Value of Cogenerative Dialogues in STEM Learning
November 18–19, 2011
University of Puerto Rico, Rio Piedras and University of the Sacred Heart
San Juan, Puerto Rico
Cogenerative dialogues (cogens) are discussions over shared experiences of teaching and learning and can involve students, instructors, researchers, and sometimes administrators (Tobin & Robin, 2006). They can address, for example, the extent to which teaching benefits learners, the roles of the instructor(s) and students, what appears to work and what does not in classroom practices, the associated divisions of labor, and the dynamics of power relationships. In addition, cogens provide instructor participants and educational researchers with an invaluable tool for examining classroom culture, formulating questions to answer, and evaluating changes made in response to shared experiences. As such, cogens offer researchers a methodological framework for engaging in meaningful interpretive and empirical research, and provide instructors with a powerful tool for transforming the ways in which they teach and learn how to teach. Through this structured form of discourse, participants are afforded opportunities for renegotiating and expanding their individual and collective roles, as well as their responsibilities in the classroom. Cogens provide participants with not only the social space to communicate their beliefs about the purpose of education, but also a methodology for setting and reaching individual and collective goals in education.
Cogens have been successfully used in secondary education to facilitate science, technology, engineering, and mathematics (STEM) learning and seem particularly suited to urban environments where differences in culture and socioeconomic classes are amplified (Bayne, 2009). Their use is gaining momentum in post-secondary education in science education courses (Martin & Scantlebury, 2009). However, there is no reported use of cogens in STEM college classes. This study extended this effort and investigated the effectiveness of using cogens to facilitate STEM learning in a range of STEM gateway courses primarily at community colleges in the City University of New York.
Community colleges play a very important role, not only in educating, but also in diversifying the STEM workforce. A recent study indicated that of 44% of recent recipients of the B.S. and M.S. degrees have taken one or more courses at a community college and for minorities and underprivileged students; the percentage is much higher (Moore, 2004). However, retention rates at community colleges are disappointing. The three-year graduation rate for urban community colleges nationwide is only 16% (City University of New York, 2006). Helping under-prepared students to realize their true academic potential often requires a special effort on the part of instructors. Although instructors at community colleges are highly motivated to facilitate the success of their students, and do make special efforts to do so, the differences in their own background and experiences and those of their students can limit effective execution of many well-intentioned pedagogical interventions. It has been recognized that: “Learners come from different academic and cultural backgrounds. This diversity requires community college faculty to understand the various ways students learn and interact and to respond with appropriate teaching” (Patton, 2006). The use of cogens has the potential of helping bridge the disconnect between instructors’ expectations and actions and students’ expectations of themselves and subsequent action. In this way, students and teachers can help to construct agreed to changes to improve teaching and learning in the classroom. The focus of this project was to recruit primarily CUNY community college STEM faculty members to this study and train them in using and evaluating cogens in their gateway science classrooms.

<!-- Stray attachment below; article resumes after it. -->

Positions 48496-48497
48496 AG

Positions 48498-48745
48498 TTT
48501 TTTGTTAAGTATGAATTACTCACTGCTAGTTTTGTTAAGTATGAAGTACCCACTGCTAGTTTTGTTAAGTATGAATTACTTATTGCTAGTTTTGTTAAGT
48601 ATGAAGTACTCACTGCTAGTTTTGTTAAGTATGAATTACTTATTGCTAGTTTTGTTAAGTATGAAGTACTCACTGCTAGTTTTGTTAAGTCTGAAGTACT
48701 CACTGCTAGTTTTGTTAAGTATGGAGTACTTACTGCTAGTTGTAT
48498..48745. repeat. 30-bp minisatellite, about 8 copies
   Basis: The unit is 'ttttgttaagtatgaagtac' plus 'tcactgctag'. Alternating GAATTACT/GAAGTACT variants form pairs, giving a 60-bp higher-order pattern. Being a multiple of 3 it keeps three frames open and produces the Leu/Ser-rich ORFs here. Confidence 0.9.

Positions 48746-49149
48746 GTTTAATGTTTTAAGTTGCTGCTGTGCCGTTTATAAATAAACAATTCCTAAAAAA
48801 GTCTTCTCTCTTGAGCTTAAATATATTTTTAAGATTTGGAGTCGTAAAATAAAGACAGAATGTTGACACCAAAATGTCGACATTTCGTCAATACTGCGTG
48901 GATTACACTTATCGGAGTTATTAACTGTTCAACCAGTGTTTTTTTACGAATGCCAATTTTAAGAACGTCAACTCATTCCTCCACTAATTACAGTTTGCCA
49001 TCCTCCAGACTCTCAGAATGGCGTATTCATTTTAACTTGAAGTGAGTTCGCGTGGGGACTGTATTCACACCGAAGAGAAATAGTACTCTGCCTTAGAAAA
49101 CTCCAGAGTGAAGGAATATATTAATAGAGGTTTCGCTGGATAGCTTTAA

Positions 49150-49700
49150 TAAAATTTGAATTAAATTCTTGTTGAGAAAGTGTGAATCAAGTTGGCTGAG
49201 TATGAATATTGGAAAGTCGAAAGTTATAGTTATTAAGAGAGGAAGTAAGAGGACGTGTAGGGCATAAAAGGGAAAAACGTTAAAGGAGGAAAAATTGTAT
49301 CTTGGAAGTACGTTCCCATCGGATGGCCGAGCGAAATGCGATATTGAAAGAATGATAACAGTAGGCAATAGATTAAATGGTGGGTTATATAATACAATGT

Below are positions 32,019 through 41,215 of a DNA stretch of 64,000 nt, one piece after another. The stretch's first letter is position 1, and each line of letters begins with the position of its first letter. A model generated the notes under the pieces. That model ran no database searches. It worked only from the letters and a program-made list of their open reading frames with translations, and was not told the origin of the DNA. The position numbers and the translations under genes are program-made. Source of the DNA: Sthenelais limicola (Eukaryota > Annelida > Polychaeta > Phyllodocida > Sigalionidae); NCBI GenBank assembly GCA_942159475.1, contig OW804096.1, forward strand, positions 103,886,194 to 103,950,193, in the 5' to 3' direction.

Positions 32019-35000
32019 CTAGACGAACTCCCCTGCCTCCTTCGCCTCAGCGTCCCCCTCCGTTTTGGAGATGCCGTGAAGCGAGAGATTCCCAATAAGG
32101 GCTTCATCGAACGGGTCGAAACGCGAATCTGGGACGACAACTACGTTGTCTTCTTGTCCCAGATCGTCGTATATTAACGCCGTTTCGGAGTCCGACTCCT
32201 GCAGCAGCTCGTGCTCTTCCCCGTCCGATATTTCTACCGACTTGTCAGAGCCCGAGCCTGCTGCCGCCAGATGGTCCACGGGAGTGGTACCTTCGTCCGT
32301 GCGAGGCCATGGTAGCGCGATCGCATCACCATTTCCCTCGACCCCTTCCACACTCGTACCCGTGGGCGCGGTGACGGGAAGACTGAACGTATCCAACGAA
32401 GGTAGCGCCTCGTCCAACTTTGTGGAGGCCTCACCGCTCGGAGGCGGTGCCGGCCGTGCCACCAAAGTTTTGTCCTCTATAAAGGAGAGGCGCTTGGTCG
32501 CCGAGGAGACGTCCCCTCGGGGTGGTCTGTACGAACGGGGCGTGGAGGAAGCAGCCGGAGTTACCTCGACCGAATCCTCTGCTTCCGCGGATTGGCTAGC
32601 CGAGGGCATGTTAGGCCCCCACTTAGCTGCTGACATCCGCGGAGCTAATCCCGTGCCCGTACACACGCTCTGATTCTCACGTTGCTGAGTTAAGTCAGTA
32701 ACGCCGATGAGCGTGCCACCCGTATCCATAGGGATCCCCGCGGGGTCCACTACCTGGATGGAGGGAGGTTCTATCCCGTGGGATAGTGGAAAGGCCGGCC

Project Design and Methodology
A diverse range of faculty members (including part-time instructors) from a range of campuses were recruited and trained to conduct classroom studies using cogens in courses taught in spring 2011. In addition, each faculty participant focused on a specific aspect of teaching and learning in the cogens as summarized below:
- Moni Chauhan: Cogen discussions focused on students’ understanding of the concepts taught in the class and the development of their scientific writing skills in a General Chemistry II honors course at Queensborough Community College.
- Ling Chen: Cogen discussions focused on how the online portion for General, Organic, and Biological Chemistry I can be improved at Borough of Manhattan Community College. The students edited chapter summary files, reflected on concepts learned, and provided online feedback on how the course can be improved. The term “ecogens” was coined to describe such online cogens. <.li>